Oswestry School is an independent, co-educational day and boarding school for almost 450 pupils between 4 and 18 years of age. Set in over 50 acres of beautiful countryside, it lies on a hilltop in the quaint market town of Oswestry. It has been educating young people to the highest possible standard since it was founded in 1407 and is the second oldest non-denominational school in England.
Having existed for over six centuries, Oswestry School has constantly evolved with the times, but their motto has remained the same – ‘learn not for school but for life’. It’s this philosophy that inspired teachers with the idea to allow students to use their mobile devices during lessons.
Phil Bowd, an Oswestry School alumnus himself, returned as Bursar for the school in the summer of 2011. One of the first projects he was tasked with was the BYOD initiative. “The teachers recognised that mobile devices are a big part of everyday life now so their notion was to allow pupils to bring their own devices to make use of the web during lessons,” said Mr Bowd.
Although a qualified accountant, Mr Bowd had limited experience with the kind of network infrastructure that would be required to support a BYOD initiative. “My immediate thoughts were about how the devices would connect to the network and what devices pupils could use,” said Mr Bowd. The school’s previous network was a collection of ad hoc consumer-grade wireless APs and partial wired capability. “One thing was for sure; our previous network was very old and couldn’t support mobile devices in the classroom. The handful of APs we did have required logging on individually to configure,” said Mr Bowd.
Mr Bowd’s first lead into a possible solution came when he attended a bursar’s course where a wireless networking vendor was suggested to him. After a site survey of the school Mr Bowd was provided with some quotes. “It became apparent that our entire network needed upgrading but the prices were way out! Also the solutions being proposed were quite complex and this was a problem as we only have one IT technician at the school,” commented Mr Bowd.
Mr Bowd heard about Meraki’s cloud-based networking architecture from a local IT company called Micro Plus Computers. Both Mr Bowd and Dan Cooling, IT Technician at Oswestry School, were excited about the capabilities of Meraki’s web-based dashboard and the cloud networking architecture. With only one IT Technician at Oswestry, any solution the school chose had to be easy to manage. “The dashboard is incredibly simple to use,” Mr Cooling said. “From my point of view, that made Meraki the ideal solution.”
Eliminating the need for expensive WiFi controllers immediately made Meraki an attractive proposition. On top of this, technical support was included in the dashboard license which put another big tick in Meraki’s column.Phil Bowd, Bursar at Oswestry School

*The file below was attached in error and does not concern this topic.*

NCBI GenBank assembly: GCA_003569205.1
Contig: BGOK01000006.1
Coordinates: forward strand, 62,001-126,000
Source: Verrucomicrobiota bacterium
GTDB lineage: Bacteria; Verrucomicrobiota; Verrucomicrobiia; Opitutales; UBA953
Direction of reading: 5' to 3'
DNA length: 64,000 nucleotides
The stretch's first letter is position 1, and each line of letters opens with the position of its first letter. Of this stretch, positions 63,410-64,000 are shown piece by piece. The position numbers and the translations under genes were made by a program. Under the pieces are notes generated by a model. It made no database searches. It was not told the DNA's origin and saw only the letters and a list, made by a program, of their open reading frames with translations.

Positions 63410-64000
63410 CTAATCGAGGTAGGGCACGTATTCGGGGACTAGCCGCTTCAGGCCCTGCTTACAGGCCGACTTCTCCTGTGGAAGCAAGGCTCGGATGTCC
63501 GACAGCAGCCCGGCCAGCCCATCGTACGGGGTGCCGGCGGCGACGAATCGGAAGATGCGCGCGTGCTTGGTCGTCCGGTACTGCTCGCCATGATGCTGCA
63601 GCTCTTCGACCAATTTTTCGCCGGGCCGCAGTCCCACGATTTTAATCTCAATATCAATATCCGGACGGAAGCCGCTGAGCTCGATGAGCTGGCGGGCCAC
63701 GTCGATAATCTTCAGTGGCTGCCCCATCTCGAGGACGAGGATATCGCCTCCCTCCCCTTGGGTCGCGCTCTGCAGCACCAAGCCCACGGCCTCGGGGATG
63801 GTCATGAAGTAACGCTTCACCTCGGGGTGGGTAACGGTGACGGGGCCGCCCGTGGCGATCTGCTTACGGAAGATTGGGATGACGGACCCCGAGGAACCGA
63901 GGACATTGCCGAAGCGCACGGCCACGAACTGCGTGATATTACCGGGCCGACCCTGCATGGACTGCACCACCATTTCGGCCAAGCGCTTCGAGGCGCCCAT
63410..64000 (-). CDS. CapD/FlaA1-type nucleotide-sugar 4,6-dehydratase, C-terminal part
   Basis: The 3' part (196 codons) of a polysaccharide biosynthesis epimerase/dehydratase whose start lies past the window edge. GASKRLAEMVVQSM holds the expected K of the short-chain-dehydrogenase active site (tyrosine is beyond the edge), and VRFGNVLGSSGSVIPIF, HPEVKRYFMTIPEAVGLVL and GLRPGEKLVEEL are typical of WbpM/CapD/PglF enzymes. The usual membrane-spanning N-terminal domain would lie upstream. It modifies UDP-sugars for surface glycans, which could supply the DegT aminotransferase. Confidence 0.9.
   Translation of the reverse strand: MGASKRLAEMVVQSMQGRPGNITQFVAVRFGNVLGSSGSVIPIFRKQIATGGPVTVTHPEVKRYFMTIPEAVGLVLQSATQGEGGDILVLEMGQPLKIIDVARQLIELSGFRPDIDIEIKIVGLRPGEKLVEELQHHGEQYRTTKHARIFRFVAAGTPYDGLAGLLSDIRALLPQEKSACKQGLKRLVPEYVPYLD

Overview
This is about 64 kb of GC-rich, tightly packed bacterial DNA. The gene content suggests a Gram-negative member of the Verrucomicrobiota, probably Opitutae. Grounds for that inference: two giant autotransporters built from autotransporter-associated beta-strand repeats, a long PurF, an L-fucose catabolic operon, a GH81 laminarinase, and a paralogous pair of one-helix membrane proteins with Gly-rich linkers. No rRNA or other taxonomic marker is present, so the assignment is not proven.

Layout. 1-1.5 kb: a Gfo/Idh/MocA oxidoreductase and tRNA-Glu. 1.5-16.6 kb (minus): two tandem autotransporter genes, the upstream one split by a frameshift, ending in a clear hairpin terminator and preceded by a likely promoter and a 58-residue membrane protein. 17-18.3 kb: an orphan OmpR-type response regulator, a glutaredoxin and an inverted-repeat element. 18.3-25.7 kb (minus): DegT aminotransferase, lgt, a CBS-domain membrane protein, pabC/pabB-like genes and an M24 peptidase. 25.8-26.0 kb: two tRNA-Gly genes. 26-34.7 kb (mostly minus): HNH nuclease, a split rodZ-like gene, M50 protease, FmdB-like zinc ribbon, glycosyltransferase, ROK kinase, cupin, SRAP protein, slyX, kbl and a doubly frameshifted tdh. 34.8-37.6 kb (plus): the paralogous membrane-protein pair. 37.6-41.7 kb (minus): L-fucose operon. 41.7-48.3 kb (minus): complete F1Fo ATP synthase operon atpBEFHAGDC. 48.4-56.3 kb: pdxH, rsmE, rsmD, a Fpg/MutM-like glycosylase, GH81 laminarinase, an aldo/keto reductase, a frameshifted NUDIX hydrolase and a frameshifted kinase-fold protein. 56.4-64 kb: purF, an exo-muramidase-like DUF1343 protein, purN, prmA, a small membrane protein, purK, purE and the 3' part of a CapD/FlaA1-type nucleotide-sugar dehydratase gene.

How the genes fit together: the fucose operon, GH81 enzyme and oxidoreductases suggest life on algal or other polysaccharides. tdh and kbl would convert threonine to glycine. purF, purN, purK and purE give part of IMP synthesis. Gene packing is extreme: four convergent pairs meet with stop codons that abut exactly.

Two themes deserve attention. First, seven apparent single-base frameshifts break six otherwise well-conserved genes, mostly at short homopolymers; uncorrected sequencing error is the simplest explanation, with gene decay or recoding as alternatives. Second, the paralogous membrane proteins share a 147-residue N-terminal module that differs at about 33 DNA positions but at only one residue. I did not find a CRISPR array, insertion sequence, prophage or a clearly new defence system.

Meraki’s cloud architecture also looked set to yield significant cost savings. “Eliminating the need for expensive WiFi controllers immediately made Meraki an attractive proposition. On top of this, technical support was included in the dashboard license which put another big tick in Meraki’s column,” said Mr Bowd.
Meraki’s selection was confirmed when a student’s parent, also a network engineer, approved the solution. “He kindly offered to look over Meraki’s proposed solution and recommended that it would be the best option for the school’s BYOD initiative,” said Mr Bowd.
Oswestry School deployed 79 Meraki cloud managed APs and 19 cloud managed switches. “Installation was very straightforward – the APs and switches were installed in about a week,” said Mr Bowd. “The cabling and installation of the APs was completed by Micro Plus Computers and AS Solutions respectively.”
Mr Cooling used the dashboard to configure the APs to broadcast 3 SSIDs – one each for students, staff and guests. Students, staff and guests authenticate to the wireless network using a pre-shared key with WPA2 encryption. Clients must agree to the school’s wireless usage policy via a splash page that’s customised with the Oswestry School crest. Mr Cooling has also configured the network with a bandwidth limit per-device, so that no single client can monopolise the bandwidth. “Configuration was really self-explanatory and the visibility we have into the network is excellent,” said Mr Cooling. “The seamless reporting features on the dashboard enable us to make decisions about the network based on actual data.”
Oswestry School now provides wireless connectivity to students, staff and guests across its 50-acre campus including classrooms, dorm rooms and, using Meraki’s rugged outdoor APs, sports fields. “I love the fact that I can walk around the entire campus and always remain connected to the wireless,” said Mr Bowd.
There are often at least 400 clients connected to the wireless network at any one time. “The Meraki solution is incredibly robust. With so many devices connecting to the network, there have been no instances of drop out or failure,” explained Mr Bowd.By September 2013, the school aims to have students using their own devices during lessons. “We are planning to have staff trained up on Google Apps this year in what will be an exciting and innovative step in the way we teach at Oswestry School,” said Tim Jefferis, Deputy Head of Academic Studies. “It is wonderful to be able to offer our students the latest in new technology and to help make learning both enjoyable and challenging.”